The arrival of Hetalia: The World Twinkle (Season 6) on DVD got us wondering how do other countries really celebrate Halloween, October 31st. So we decided to do a bit of research to see how the world celebrates the holiday!
As a very popular holiday, participants dress in costumes, go to homes to receive candy, and decorate their homes to resemble “scary” themes. The most candy is sold during this time of year. Some patrons participate in “tricks” which are pranks against neighbors and unwitting bystanders
Halloween wasn’t a thing in France until the 1990’s with the spread of American ideas and trendy costume parties. It isn’t as popular as it is in the US, but people still dress up and have costume parties as a trendy thing. The more traditional holiday of La Toussaint happens on November 1- the next day- to commemorate the deceased.
Halloween isn’t a thing in most of the country except in large international cities. Bars with foreigner traffic do hold parties with spooky decorations. There are days of the dead though that celebrate deceased family members such as “The Hungry Ghost Festival” and “The Double Nine Festival”.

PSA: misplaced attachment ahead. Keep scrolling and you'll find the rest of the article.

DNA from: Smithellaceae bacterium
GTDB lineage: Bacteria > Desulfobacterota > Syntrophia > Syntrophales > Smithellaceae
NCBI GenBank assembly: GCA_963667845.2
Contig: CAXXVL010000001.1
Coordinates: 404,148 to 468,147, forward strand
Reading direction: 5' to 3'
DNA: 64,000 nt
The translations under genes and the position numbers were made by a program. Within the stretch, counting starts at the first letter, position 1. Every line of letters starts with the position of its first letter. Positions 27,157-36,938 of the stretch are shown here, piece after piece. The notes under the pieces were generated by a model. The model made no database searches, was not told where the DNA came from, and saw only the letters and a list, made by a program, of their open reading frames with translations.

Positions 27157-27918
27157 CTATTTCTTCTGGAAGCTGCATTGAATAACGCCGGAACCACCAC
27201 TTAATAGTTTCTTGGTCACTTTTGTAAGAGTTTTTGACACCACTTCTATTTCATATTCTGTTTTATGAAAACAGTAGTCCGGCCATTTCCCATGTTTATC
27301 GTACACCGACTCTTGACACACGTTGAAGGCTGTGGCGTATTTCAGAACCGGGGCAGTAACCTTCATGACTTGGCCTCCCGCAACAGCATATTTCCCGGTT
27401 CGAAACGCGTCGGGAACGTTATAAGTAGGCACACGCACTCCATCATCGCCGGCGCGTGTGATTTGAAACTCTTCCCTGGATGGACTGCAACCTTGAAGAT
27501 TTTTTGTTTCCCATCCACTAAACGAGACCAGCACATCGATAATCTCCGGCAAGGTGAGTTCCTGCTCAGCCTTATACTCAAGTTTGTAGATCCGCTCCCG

Latin America and Spain
In the Spanish speaking countries, they celebrate in a 3-day festival known as “Dia de los Muertos” or Day of the Dead which starts on Halloween and ends on November 2nd, All Saint’s Day. This festival honors the dead with food, sweets, and decorations on the shrines of the deceased. Northern Spanish regions do celebrate with pumpkin carving and trick-or-treating.
Nowadays Halloween in the UK is very similar to Halloween in the US. Decades ago it wasn’t a holiday that was celebrated, but now many English denizens participate in trick-or-treating, costume parties, and scary decorations. After Halloween, another big holiday within a week is Bonfire Night- or Guy Fawkes Night- where Brits celebrate with fireworks, bonfires, and parades.
Halloween is also a newer holiday that was introduced in the 1990’s. There are occasional parties, but it’s much more lowkey. The more celebrated event is Alla helgons dag, All Saints’ Day, where respect is paid to saints and to deceased loved ones by lighting many candles.
Many in Germany love the holiday, while others don’t care for it. It’s also another American import from the 1990’s that has grown into a huge industry and event. It’s filled with parties and scary costumes, but not so much trick-or-treating. There are pumpkin festivals and also events in castles!
Once again, Halloween is a holiday from America, but it is more well-received in Japan. There is no trick-or-treating due to cultural conflicts, but other aspects are enjoyed such as the haunted houses and the costuming.
What are your favorite Halloween traditions and how do you celebrate it? Let us know in the comments and be sure to see how the countries celebrate Halloween in the long OVA in the DVD of Hetalia: The World Twinkle!